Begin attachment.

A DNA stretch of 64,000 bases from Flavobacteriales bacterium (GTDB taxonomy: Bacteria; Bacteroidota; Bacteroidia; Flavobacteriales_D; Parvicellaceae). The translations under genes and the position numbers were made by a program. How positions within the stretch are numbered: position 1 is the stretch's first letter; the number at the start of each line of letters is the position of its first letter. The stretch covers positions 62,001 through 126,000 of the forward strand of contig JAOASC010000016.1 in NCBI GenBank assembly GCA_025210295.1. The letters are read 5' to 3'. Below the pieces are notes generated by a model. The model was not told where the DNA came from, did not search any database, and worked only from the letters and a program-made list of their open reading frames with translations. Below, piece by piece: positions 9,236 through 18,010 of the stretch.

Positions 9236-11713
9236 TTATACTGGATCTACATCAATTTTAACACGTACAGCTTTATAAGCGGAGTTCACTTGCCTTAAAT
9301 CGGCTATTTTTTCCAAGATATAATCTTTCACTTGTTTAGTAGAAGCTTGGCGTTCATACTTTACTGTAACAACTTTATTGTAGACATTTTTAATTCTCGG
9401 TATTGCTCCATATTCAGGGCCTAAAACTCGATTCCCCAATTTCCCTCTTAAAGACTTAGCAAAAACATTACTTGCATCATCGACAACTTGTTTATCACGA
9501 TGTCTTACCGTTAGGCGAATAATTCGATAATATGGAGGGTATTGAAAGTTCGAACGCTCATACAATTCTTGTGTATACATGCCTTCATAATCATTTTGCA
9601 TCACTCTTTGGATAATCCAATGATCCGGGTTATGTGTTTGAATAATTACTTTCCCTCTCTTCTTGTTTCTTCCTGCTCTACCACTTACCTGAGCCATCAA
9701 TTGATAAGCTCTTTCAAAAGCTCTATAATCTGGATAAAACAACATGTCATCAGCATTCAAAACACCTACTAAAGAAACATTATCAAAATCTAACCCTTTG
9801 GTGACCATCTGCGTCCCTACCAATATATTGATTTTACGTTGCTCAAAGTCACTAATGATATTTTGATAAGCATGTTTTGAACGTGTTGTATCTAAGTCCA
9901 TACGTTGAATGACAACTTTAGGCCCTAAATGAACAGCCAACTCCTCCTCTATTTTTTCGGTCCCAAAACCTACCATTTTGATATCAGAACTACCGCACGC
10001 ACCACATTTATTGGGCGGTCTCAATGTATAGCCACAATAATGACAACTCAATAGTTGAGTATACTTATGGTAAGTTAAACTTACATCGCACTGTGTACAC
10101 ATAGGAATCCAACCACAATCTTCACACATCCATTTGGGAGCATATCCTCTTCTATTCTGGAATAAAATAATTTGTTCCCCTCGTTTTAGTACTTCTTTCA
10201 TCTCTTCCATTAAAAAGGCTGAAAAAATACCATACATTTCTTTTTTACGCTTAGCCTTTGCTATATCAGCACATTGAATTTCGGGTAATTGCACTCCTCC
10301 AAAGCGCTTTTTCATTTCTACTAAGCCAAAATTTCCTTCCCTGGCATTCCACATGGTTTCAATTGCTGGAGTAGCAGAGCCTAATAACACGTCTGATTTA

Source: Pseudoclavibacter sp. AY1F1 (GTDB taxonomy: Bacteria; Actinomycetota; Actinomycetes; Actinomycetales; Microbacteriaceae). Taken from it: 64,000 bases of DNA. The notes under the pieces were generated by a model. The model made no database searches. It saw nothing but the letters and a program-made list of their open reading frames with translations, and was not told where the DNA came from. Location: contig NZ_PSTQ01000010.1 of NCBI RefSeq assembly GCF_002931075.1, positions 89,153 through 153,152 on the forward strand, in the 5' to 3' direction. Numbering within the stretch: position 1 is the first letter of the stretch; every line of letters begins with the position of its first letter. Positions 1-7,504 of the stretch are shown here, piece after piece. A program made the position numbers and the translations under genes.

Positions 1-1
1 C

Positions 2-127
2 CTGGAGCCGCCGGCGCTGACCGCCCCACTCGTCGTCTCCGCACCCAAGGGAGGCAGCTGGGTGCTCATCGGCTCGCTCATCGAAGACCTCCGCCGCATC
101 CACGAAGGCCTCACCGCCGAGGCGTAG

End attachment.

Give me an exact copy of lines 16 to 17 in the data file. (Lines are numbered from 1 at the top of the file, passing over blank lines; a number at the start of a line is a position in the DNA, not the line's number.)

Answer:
Positions 1-1
1 C